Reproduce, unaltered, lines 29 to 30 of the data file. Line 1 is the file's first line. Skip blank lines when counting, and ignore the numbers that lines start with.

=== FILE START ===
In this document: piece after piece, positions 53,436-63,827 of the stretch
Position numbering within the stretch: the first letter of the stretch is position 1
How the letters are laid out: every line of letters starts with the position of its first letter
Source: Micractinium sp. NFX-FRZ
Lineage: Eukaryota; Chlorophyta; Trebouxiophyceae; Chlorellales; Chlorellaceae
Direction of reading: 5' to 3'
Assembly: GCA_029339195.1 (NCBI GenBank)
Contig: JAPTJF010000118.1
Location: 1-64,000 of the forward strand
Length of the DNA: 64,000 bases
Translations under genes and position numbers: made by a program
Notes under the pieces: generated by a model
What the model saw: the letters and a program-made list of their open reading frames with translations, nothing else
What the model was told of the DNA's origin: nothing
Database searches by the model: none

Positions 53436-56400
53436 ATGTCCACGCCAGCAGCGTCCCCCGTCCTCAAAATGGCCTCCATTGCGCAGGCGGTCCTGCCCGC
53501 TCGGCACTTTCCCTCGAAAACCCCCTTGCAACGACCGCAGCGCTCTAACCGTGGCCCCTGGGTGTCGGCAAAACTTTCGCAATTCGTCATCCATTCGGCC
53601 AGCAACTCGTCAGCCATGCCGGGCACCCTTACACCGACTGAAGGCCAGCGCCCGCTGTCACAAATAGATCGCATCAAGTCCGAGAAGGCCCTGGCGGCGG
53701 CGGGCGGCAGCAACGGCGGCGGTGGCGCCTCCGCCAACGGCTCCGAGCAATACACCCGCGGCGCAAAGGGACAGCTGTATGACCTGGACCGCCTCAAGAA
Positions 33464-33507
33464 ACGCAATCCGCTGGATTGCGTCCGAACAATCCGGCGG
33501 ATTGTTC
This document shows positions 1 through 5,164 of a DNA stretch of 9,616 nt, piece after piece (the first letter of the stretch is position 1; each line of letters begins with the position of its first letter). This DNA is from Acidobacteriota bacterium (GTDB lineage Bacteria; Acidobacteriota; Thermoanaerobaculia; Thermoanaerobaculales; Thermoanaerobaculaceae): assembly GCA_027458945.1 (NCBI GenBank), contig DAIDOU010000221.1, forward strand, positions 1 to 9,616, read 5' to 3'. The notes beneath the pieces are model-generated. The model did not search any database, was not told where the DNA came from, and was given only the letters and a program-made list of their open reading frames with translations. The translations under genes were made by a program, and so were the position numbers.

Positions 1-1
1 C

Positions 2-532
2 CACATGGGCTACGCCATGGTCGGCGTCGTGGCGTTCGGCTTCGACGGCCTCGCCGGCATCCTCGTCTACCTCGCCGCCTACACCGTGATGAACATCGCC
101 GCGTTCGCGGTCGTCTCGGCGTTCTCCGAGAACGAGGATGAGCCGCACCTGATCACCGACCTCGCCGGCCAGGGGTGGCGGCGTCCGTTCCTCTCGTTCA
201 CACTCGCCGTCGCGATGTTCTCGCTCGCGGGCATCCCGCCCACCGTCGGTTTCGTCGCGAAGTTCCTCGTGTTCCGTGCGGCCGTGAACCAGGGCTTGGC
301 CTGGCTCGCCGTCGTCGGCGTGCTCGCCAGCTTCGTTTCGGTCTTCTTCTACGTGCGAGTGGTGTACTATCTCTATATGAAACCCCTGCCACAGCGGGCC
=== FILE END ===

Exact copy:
101 GCGTTCGCGGTCGTCTCGGCGTTCTCCGAGAACGAGGATGAGCCGCACCTGATCACCGACCTCGCCGGCCAGGGGTGGCGGCGTCCGTTCCTCTCGTTCA
201 CACTCGCCGTCGCGATGTTCTCGCTCGCGGGCATCCCGCCCACCGTCGGTTTCGTCGCGAAGTTCCTCGTGTTCCGTGCGGCCGTGAACCAGGGCTTGGC